WVVH-TV, Hamptons TV® is the largest FCC licensed TV station in Suffolk County New York, broadcasting on UHF Channel 50, Cablevision 78, Verizon FiOS Channel 14 and on Time Warner’s new Video On Demand Channel 1111 and YouTUBE broadcast TV partner. Hamptons TV® is seen throughout New York Tri state Area and worldwide on our 24/7 webstream www.wvvh.tv WVVH-TV is the official TV station for the Hampton Classic Horse Show and Hamptons International Film Festival; the State designated Emergency Broadcast TV station for Amber Alerts and National Hurricane alert.
WVVH-TV serve the needs of our communities every day, by providing relevant local news, emergency alerts, weather, public safety issues, educational Public Service Announcements and important government information. We also supply local service organizations with special coverage that is proven to substantially increase community awareness. We are the New York State Broadcast Association Winner for Best Children's Programming. Hamptons Television Marketing Opportunities: Hampton Classic Horse Show… Hamptons International Film Festival… NY Boat Show… Fine Arts Festival… NY International Auto Show…Hamptons Wedding Planner Special...Hamptons Vacation/Destination Planner...Kids Fun....The Green Show...Hamptons Home and Garden Show… Select Syndicated Travel, Sports, Business, News and Leisure programming
Growing Viewers Everyday Since 1994!
Long Island Business News
Hamptons TV goes primetime
by Gregory Zeller
Published: August 13th, 2010
Remember those kids from the neighborhood, the “Little Rascal” types always rehearsing skits and hanging linens for stage curtains and sticking tutus on puppies? The stars-in-their-eyes dreamers - Alfalfa meets Bob Fosse - so eager to recreate Broadway in their backyard?
They grew up to be Greg and Ernie Schimizzi.
The Schimizzi story is the perfect parable for television’s evolution, a movie-of-the-week abridgement of the medium’s history. Like TV itself, Wainscott-based WVVH has grown from a local curiosity to a global presence. It’s even become a pawn in the turf war between Verizon’s FiOS Network and the masterminds at Cablevision (stay tuned).
Everything from a violated car-security patent to the Internet to old-school “Our Gang” chutzpah has played a part. And behind it all: two wordsmiths, shutterbugs and slightly geeky technophiles who still get jazzed about putting on a show.
In 1994, the FCC offered the last license for a Long Island broadcast station - Southampton’s UHF 23. There was no actual station, Greg Schimizzi recalled, just a permit to build one, but the brothers swooped in. Nearly two decades in the film industry had primed them for the challenge, and WVVH was the ideal extension of the brothers’ personal and professional relationship.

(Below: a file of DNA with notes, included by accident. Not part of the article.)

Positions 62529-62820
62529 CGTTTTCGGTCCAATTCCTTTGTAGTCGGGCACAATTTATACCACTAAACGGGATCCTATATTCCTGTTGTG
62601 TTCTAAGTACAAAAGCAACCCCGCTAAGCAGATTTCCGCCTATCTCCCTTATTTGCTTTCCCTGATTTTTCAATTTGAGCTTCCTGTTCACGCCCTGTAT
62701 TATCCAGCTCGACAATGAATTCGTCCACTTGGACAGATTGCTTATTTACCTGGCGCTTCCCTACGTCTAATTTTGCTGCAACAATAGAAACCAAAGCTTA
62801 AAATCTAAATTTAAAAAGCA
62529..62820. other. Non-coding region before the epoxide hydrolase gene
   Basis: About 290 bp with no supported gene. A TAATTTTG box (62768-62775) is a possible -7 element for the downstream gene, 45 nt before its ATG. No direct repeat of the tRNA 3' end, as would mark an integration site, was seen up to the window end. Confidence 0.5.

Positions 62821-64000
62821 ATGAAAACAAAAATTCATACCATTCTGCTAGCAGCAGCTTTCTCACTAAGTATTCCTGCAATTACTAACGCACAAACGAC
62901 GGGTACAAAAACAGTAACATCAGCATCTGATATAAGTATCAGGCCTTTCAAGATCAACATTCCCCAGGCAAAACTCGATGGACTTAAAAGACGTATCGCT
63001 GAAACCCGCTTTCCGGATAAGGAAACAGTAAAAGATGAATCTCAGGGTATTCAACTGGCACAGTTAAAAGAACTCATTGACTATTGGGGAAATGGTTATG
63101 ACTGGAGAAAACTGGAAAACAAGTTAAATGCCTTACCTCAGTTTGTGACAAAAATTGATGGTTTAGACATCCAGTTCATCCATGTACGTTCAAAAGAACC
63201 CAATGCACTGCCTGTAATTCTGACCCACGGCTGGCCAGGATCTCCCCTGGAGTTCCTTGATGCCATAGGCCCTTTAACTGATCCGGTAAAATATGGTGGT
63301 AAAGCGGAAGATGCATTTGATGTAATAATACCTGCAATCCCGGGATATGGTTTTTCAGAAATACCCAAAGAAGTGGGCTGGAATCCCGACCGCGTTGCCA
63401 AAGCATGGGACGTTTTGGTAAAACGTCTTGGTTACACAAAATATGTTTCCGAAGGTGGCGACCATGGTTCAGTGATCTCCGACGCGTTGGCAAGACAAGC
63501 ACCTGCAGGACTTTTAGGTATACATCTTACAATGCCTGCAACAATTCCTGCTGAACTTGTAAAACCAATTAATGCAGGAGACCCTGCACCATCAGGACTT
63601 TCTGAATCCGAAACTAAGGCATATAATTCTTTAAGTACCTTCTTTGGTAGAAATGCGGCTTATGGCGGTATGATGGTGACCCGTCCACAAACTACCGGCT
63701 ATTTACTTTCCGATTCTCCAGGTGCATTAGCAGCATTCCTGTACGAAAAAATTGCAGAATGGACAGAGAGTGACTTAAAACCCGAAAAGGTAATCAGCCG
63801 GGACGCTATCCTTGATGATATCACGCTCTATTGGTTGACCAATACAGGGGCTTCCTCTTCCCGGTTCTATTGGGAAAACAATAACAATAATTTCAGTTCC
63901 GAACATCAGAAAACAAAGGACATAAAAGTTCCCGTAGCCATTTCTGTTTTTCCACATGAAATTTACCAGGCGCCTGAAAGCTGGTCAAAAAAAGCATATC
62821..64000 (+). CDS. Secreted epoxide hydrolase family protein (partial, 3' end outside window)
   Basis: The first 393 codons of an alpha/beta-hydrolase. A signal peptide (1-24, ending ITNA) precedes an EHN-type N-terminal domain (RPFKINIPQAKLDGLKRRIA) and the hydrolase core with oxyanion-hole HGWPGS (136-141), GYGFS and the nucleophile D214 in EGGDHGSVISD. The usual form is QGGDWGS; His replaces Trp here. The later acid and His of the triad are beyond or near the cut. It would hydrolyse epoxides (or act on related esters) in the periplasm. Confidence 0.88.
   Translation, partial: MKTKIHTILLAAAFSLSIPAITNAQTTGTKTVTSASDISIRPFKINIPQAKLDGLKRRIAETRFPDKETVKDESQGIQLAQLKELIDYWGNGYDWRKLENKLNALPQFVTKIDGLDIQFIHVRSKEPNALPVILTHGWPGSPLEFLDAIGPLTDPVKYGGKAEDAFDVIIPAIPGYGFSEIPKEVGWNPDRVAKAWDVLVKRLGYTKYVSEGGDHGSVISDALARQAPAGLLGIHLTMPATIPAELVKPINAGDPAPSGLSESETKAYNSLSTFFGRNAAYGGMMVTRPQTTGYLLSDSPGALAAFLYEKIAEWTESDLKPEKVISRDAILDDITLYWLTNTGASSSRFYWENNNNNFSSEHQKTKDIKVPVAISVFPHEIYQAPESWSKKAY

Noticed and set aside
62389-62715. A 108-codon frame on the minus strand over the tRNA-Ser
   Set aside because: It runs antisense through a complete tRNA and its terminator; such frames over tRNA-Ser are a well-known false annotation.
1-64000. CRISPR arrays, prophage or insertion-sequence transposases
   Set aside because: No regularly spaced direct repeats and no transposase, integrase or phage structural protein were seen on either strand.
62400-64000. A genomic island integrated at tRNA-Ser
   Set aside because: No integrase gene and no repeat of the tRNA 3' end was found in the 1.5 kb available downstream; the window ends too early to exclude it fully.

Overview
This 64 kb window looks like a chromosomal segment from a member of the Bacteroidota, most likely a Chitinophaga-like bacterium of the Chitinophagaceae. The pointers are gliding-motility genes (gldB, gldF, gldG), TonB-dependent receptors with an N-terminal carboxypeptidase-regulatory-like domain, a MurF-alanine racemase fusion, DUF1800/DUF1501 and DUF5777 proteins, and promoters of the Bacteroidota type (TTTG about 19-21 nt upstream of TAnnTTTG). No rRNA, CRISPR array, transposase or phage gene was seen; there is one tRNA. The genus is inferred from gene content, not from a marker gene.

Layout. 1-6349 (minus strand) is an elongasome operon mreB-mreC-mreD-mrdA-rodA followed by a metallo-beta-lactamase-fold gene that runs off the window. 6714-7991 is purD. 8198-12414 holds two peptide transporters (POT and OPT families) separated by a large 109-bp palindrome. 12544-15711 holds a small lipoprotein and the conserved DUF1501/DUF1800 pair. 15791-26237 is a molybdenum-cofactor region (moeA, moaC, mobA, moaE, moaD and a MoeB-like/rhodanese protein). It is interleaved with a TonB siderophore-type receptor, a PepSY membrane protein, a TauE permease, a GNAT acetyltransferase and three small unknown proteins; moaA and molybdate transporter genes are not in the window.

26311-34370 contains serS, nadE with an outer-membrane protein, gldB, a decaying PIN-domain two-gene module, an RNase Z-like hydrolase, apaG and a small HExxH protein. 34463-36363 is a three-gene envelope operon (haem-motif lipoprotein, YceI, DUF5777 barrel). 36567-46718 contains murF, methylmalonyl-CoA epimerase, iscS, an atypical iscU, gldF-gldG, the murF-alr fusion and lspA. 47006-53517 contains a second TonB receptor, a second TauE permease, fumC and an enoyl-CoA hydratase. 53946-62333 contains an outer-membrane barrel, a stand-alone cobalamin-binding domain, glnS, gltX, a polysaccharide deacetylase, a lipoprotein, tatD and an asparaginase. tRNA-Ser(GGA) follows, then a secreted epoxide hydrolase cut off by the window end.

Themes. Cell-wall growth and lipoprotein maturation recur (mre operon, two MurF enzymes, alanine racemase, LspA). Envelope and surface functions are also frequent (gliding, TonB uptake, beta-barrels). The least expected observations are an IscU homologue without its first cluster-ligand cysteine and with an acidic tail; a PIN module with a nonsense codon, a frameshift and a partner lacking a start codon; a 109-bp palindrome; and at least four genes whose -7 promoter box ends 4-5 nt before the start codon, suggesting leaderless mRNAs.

Their father, an Italian immigrant who worked Pennsylvania’s coal mines and Michigan’s auto lines before bringing his brood to Brooklyn, died young, leaving their mother, a dressmaker from Calabria, to raise them alone. “Our mother was 45 years old, faced with a mortgage and two sons,” Ernie said. “That put positive pressure on us to try to succeed.”
For the spunky siblings, products of Dad’s mechanical mind and Mom’s eye for detail, success required innovation. In 1971, noticing a trend in their Bensonhurst stomping grounds (crooks burgling car trunks by jimmying locks with screwdrivers), the then 20-something brothers invented a lock-shielding antitheft device. In 1972, deeply in love with American history, they coauthored and published “September 11, 1776: America’s First Attempt at Peace,” chronicling an actual meeting at Staten Island’s Billop Manor House between congressional delegates Ben Franklin and John Adams and Admiral Lord Richard Howe, commander of the British Navy.
And in 1977, they collaborated on Video Voice Inc., a Manhattan-based film production and distribution company that owed as much to the Chrysler Corp. as to the duo’s creative moxie: The Schimizzis’ antitheft device was patented and never licensed - but suddenly there it was, affixed to new Chryslers. They sued Chrysler for patent infringement, and “that victory helped us start Video Voice,” Ernie said.
At Video Voice, they bought and distributed kung-fu flicks and monster movies, and also produced a few low-key TV projects. “It was a lot of fun,” Greg said. “We figured, ‘How hard could it be to operate a TV station? We can put on a show!’”
On the air
Their FCC license was a dream come true: The brothers still cite a Sunday morning in 1957 when their father took them into New York to visit the quiet set of the “Today” show. The cameras and other equipment were “mesmerizing,” Greg recalled. “TV was magical to us.”
License in hand, the brothers had one year to build a transmitter and acquire and schedule programming. When Channel 23 debuted in 1995, the first thing viewers saw was a simulcast of CNN Headline News; WVVH, a 24/7 venture from the start, also became Eastern Long Island’s home of Bloomberg TV.